The only thing that I could find that differs between my two boards is one resistor and the type of the diode used.

Another thing to figure out is how to set the processor frequency. This must be programmed entirely in the small FPGA. Some of Sonnets FPGA implementations still had SMT resistor switches that are connected to the FPGA and let you set the multiplicator but this is not the case on the Crescendo/Nubus boards.

I might try swapping the FPGAs between both cards to see if that changes the speed as well.

 

LightBulbFun

Well-known member
I had a 7400/400 fall into my hands when going through the spare parts box... No idea where it came from but it was perfect for replacing the G3 on my Crescendo/Nubus.

Used the rainy day today to finally get around to try this on one my G3 cards which seemed to be dead anyways. It crashed instantly once the Sonnet extension was supposed to load and hand things over from the onboard 601 to the accelerator.

I measured the supply voltage on both of my Crescendo/Nubus cards. The 266MHz one I was using for this experiment is running the CPU at 2.7V while the 300MHz working one is running at 2.2V.

With the 7400 which should be able to run at 2.7V from earlier reports in here (and not messing with the working 300MHz card) I went ahead and swapped the G4 right in:

View attachment 20989

Crossed fingers, stuck it into my 7100/80 and got greeted by a Crescendo G4 logo once the Sonnet extension loaded. Checking metronome shows a 260MHz 7400. Full 1MB of cache are detected and running at 130MHz.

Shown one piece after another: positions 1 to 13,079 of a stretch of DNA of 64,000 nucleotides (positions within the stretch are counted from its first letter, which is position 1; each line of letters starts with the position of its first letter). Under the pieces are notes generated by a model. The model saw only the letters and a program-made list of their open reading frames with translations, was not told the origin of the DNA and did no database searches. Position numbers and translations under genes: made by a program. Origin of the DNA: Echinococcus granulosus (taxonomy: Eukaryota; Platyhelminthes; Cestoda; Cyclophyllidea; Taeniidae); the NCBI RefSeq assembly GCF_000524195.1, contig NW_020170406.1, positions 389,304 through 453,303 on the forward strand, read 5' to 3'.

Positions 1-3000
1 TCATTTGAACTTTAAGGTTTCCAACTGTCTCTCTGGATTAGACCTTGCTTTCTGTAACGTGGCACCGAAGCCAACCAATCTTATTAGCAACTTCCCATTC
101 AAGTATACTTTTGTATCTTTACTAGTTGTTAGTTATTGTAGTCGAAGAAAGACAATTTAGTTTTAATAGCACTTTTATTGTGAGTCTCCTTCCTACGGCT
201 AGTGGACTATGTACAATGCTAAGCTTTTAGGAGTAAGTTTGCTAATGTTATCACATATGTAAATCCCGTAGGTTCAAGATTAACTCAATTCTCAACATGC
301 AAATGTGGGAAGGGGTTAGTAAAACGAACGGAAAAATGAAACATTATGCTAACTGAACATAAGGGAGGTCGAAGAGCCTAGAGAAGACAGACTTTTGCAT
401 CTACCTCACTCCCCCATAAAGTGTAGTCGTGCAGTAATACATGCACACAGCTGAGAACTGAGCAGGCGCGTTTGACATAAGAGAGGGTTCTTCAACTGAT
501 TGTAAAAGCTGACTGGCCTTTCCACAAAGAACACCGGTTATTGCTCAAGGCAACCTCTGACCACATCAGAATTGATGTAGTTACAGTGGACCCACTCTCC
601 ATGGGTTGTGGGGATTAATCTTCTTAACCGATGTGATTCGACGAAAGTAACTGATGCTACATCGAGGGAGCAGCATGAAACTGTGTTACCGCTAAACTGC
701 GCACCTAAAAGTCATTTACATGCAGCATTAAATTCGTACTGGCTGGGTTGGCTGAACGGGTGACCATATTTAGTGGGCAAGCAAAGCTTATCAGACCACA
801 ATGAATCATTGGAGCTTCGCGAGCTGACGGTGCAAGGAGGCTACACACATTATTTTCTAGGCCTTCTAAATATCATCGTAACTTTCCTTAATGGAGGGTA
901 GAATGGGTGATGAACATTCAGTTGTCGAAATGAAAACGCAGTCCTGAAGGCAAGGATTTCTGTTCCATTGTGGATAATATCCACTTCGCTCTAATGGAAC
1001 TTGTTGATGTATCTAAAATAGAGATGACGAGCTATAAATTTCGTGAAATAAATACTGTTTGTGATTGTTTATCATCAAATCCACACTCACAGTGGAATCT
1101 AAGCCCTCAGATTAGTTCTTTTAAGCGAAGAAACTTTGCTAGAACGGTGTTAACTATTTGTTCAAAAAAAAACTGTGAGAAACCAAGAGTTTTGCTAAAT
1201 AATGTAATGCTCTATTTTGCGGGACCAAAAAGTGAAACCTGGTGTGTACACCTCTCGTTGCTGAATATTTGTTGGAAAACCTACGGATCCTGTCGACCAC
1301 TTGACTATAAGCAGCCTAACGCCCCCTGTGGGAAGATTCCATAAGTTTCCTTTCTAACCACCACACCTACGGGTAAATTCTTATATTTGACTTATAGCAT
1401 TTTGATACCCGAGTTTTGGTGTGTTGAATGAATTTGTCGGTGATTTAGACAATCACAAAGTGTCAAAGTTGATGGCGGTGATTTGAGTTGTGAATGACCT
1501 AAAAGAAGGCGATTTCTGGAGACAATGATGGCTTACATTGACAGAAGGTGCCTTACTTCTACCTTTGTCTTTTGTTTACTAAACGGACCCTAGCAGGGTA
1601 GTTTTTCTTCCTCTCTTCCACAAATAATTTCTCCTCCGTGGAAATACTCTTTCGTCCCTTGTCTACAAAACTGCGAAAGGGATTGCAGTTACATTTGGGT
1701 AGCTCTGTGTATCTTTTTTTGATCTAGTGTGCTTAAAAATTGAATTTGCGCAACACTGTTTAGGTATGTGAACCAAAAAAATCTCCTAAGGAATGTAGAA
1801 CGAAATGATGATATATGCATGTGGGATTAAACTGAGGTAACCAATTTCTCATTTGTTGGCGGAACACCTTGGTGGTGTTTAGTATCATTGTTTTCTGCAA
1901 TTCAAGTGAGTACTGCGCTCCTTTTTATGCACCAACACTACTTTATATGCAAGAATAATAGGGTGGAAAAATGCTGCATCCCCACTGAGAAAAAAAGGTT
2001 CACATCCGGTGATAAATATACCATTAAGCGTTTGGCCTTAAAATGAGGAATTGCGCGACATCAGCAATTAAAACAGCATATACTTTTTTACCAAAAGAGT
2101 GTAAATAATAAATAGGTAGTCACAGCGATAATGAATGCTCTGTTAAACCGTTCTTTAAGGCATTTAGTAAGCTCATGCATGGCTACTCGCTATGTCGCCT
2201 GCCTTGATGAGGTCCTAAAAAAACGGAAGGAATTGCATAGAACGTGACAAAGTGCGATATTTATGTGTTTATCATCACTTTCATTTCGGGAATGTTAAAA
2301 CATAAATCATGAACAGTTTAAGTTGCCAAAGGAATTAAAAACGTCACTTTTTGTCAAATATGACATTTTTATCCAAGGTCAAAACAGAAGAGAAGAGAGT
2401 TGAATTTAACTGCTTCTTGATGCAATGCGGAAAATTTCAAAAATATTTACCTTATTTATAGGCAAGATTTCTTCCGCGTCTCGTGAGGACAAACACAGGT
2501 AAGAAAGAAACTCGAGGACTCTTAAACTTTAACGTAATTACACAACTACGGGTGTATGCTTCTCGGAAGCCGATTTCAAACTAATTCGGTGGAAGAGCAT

It is running pretty hot and crashes now and then - I guess due to heat.

Now to figure out how to change the Vcore supply. Both of my boards are the same revision and use a LTC1430 for voltage regulation. It seems however that Sonnet did not decide to implement it like any of the examples in the datasheet.

Instead of using an external resistor network to set the voltage they are running the voltage regulator with its internal resistor network for 3.3V output and have a diode in the feedback/sense path to bias the output measurement somehow.

The only thing that I could find that differs between my two boards is one resistor and the type of the diode used.

Another thing to figure out is how to set the processor frequency. This must be programmed entirely in the small FPGA. Some of Sonnets FPGA implementations still had SMT resistor switches that are connected to the FPGA and let you set the multiplicator but this is not the case on the Crescendo/Nubus boards.

I might try swapping the FPGAs between both cards to see if that changes the speed as well.


this is very Awesome!

its cool to see the L2 cache is working, what is the L2 cache voltage on this card? because the 7400 requires a certen pin be pulled high or low etc to set cache voltage, where is the MPC750 just passes it straight through IIRC. so its neat to see L2 works at all.

and yeah 7400s run quite hot let alone being overvolted to such extent. would be good to get the Core voltage in range so it does not kill the chip.

I have wondered for a long while how Sonnet CPUs set their speed exactly, I imagine doing it the FPGA route was not cheap, wonder if theres an EEPROM with configuration data that we might be able to dump n hack?